# A new computational algorithm for the solution of second order initial value problems in ordinary differential equations

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## Abstract

In this article, we propose a new computational method for second order initial value problems in ordinary differential equations. The algorithm developed is based on a local representation of theoretical solution of the second order initial value problem by a non-linear interpolating function. Numerical examples are solved to ensure the computational performance of the algorithm for both linear and non-linear initial value problems. From the results we obtained, the algorithm can be said computationally efficient and effective.

## Abstract

In this article, we propose a new computational method for second order initial value problems in ordinary differential equations. The algorithm developed is based on a local representation of theoretical solution of the second order initial value problem by a non-linear interpolating function. Numerical examples are solved to ensure the computational performance of the algorithm for both linear and non-linear initial value problems. From the results we obtained, the algorithm can be said computationally efficient and effective.

## 1 Introduction

Many phenomena that occur in chemical, biological, engineering, physical and social sciences can be modelled mathematically in the form of either ordinary or partial differential equations. However it is difficult to obtain exact solution for these differential equations especially if it is nonlinear, by analytical means.So we consider an approximate solution to these problems.There are numerous ways by which an approximate solution can be constructed.In numerical analysis a concept of approximation play very important role. Thus solving these practical problems which modelled as differential equation approximately, is one of the main preoccupations in numerical analysis.

Consider second order initial value problems in ordinary differential equations of the form

$y(2)(x)=f(x,y,y′),x∈[a,b]⊂Randy(x),y′(x),f(x,y,y′)∈R$

subject to initial conditions

$y(a)=αandy′(a)=β,$

In the literature, problems of the form(1.1) are conventionally solved by reducing the differential system to first order equations. Some eminent authors have contributed in this specific area of research [1,2,3,4,11]. Another approach to investigate the solution of such problems were and referred to as shooting method either simple or multiple [8].In recent years researchers[5,6] applied a nonstandard method and obtained competitive results to those obtained with other method. So, much research have reported on the numerical integration of initial value problems in literature, many of them are excellent work.But a concept to develop a new algorithm to solve equation (1.1) can not be over emphasized.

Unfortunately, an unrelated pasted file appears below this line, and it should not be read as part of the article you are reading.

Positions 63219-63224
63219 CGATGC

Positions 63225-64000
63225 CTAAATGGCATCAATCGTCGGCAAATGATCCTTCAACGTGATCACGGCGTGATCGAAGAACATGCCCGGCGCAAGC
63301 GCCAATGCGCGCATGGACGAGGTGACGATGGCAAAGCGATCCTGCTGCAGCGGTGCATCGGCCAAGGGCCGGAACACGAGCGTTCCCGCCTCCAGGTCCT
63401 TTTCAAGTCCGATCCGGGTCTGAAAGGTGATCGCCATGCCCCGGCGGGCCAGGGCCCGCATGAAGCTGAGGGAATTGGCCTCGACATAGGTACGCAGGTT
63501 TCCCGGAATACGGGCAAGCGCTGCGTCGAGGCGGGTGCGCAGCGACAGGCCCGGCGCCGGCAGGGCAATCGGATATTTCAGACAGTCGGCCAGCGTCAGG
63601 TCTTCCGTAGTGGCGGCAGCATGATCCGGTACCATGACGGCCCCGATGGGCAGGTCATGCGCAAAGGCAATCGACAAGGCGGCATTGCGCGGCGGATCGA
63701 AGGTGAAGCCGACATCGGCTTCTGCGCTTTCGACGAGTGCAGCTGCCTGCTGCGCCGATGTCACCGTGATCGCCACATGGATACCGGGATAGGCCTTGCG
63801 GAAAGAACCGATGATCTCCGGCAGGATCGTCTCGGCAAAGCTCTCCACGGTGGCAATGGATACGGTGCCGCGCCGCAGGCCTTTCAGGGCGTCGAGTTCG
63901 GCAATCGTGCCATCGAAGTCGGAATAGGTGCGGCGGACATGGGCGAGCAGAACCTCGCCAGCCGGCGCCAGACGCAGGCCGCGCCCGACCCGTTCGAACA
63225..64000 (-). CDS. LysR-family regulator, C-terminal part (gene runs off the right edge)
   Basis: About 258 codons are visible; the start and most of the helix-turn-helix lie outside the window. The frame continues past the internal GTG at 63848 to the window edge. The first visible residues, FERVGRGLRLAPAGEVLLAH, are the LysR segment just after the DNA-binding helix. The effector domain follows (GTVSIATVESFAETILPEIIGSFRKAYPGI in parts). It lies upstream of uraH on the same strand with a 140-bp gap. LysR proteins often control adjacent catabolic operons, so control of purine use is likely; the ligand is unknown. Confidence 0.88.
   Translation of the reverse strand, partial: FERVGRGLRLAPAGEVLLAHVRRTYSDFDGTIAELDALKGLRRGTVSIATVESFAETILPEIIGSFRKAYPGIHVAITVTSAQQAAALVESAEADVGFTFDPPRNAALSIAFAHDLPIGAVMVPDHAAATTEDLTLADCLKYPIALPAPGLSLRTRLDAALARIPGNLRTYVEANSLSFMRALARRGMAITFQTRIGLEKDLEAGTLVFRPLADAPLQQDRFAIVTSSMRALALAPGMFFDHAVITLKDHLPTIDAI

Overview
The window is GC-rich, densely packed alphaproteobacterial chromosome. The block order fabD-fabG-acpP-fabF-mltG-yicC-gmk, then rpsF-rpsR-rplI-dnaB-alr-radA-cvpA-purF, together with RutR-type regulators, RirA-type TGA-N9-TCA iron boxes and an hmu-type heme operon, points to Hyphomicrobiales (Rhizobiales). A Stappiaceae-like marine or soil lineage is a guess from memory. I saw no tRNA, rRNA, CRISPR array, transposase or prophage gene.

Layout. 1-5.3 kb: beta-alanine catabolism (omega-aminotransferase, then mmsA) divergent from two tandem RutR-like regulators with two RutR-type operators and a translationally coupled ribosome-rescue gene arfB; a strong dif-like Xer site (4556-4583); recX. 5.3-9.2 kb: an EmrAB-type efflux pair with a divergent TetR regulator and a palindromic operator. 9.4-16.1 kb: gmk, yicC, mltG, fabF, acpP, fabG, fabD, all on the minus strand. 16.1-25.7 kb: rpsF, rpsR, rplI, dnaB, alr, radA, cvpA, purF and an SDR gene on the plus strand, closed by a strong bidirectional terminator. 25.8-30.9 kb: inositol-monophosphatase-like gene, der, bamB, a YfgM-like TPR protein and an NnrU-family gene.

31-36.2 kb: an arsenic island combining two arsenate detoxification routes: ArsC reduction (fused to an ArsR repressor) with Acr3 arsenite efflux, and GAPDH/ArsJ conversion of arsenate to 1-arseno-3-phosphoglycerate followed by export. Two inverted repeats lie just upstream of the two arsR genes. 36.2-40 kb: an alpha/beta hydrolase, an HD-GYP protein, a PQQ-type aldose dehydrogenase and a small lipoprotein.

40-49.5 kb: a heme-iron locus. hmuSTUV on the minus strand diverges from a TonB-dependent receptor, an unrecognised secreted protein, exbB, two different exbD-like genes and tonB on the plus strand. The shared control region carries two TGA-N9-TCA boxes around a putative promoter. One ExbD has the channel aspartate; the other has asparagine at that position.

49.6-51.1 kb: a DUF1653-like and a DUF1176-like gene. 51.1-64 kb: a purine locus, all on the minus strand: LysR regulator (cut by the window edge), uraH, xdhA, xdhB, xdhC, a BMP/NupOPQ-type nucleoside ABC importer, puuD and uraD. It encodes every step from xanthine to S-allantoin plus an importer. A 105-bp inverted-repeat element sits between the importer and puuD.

In this article, we develop a new single step algorithm capable of solving equations of the form (1.1).The similar algorithm was first reported [7] in study of first order initial value problems.Having seen the performance of the algorithm for solution of first order initial value problems, we are motivated and challenged to investigate what will happen if a similar idea is used to derive an algorithm for solution of second order initial value problems.

The existence and uniqueness of the solution to initial value problem(1.1) is assumed.Further we assume that problems (1.1) is well posed with continuous derivatives and that the solution depends differentially on the initial conditions.The specific assumption on f(x, y, y’) to ensure existence and uniqueness will not be considered[8,9,10].

This paper is divided into five sections.Section 2 deals with the derivation and development of the algorithm while truncation error and convergence of the algorithm are developed in Section 3.The stability of the algorithm is discussed in section 4 while numerical experiments on four model problems are presented in section 5.

## 2 Development of Algorithm

We define N, the finite number of the nodal points of the interval [a, b], in which the solution of the problem (1.1) is desired as

$xj=a+jh,j=0,1,2…,N$

where the terms in right side of expression (2.2) are defined as, the step length $h=(b−a)N,andxN=b$

Suppose we have to determine a number yj, which is numerical approximation to the value of the theoretical solution y(x) of problem(1.1) at the nodal point xj, j = 1,2…, N and other similarly notations like fj defined as f(xj,yj,$yj′$). Following the ideas in [1,6], assuming the local assumption that the theoretical solution y(x) to the initial value problem (1.1) can be locally represented in the interval [xj,xj+1] by the interpolating function

$F(x)=a0+a1.x+a2.x2+a3.ex3$

where a0,a1,a2,and a3 are undetermined coefficients.

To determine these undetermined coefficients, let impose these following conditions.

1. The interpolating function and its first derivative w.r.t. x must coincide with y(x) and y′(x) the theoretical solution and derivative of solution w.r.t. xof the problem (1.1) at x = xj and x = xj+1 i.e.

$F(xj)=y(xj)andF(xj+1)=y(xj+1)F′(xj)=y′(xj)andF′(xj+1)=y′(xj+1)$